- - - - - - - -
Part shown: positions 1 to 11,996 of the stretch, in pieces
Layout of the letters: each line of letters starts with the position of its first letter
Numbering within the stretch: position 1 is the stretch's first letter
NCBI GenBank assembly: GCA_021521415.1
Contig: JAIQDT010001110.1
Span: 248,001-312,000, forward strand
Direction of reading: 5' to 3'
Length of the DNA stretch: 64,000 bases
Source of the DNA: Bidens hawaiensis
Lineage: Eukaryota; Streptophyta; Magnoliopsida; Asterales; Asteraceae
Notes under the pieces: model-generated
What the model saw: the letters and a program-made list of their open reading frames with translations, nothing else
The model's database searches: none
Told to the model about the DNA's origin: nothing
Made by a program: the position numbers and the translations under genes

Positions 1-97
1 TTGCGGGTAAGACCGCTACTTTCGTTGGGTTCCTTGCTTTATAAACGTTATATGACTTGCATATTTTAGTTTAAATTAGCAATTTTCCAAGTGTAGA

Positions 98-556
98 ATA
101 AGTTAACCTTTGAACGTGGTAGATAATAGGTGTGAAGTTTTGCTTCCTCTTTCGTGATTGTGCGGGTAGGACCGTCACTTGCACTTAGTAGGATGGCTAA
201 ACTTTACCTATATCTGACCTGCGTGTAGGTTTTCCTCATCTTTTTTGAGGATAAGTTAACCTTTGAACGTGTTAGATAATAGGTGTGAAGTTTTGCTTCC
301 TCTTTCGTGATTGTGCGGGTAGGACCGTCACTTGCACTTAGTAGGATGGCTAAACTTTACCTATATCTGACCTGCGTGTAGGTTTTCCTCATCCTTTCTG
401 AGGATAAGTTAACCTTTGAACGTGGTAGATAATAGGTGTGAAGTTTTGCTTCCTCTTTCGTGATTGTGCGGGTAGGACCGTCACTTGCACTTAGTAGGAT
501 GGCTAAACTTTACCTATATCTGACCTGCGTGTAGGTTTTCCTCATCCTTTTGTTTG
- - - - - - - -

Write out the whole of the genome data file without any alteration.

Part shown: positions 1 to 11,996 of the stretch, in pieces
Layout of the letters: each line of letters starts with the position of its first letter
Numbering within the stretch: position 1 is the stretch's first letter
NCBI GenBank assembly: GCA_021521415.1
Contig: JAIQDT010001110.1
Span: 248,001-312,000, forward strand
Direction of reading: 5' to 3'
Length of the DNA stretch: 64,000 bases
Source of the DNA: Bidens hawaiensis
Lineage: Eukaryota; Streptophyta; Magnoliopsida; Asterales; Asteraceae
Notes under the pieces: model-generated
What the model saw: the letters and a program-made list of their open reading frames with translations, nothing else
The model's database searches: none
Told to the model about the DNA's origin: nothing
Made by a program: the position numbers and the translations under genes

Positions 1-97
1 TTGCGGGTAAGACCGCTACTTTCGTTGGGTTCCTTGCTTTATAAACGTTATATGACTTGCATATTTTAGTTTAAATTAGCAATTTTCCAAGTGTAGA

Positions 98-556
98 ATA
101 AGTTAACCTTTGAACGTGGTAGATAATAGGTGTGAAGTTTTGCTTCCTCTTTCGTGATTGTGCGGGTAGGACCGTCACTTGCACTTAGTAGGATGGCTAA
201 ACTTTACCTATATCTGACCTGCGTGTAGGTTTTCCTCATCTTTTTTGAGGATAAGTTAACCTTTGAACGTGTTAGATAATAGGTGTGAAGTTTTGCTTCC
301 TCTTTCGTGATTGTGCGGGTAGGACCGTCACTTGCACTTAGTAGGATGGCTAAACTTTACCTATATCTGACCTGCGTGTAGGTTTTCCTCATCCTTTCTG
401 AGGATAAGTTAACCTTTGAACGTGGTAGATAATAGGTGTGAAGTTTTGCTTCCTCTTTCGTGATTGTGCGGGTAGGACCGTCACTTGCACTTAGTAGGAT
501 GGCTAAACTTTACCTATATCTGACCTGCGTGTAGGTTTTCCTCATCCTTTTGTTTG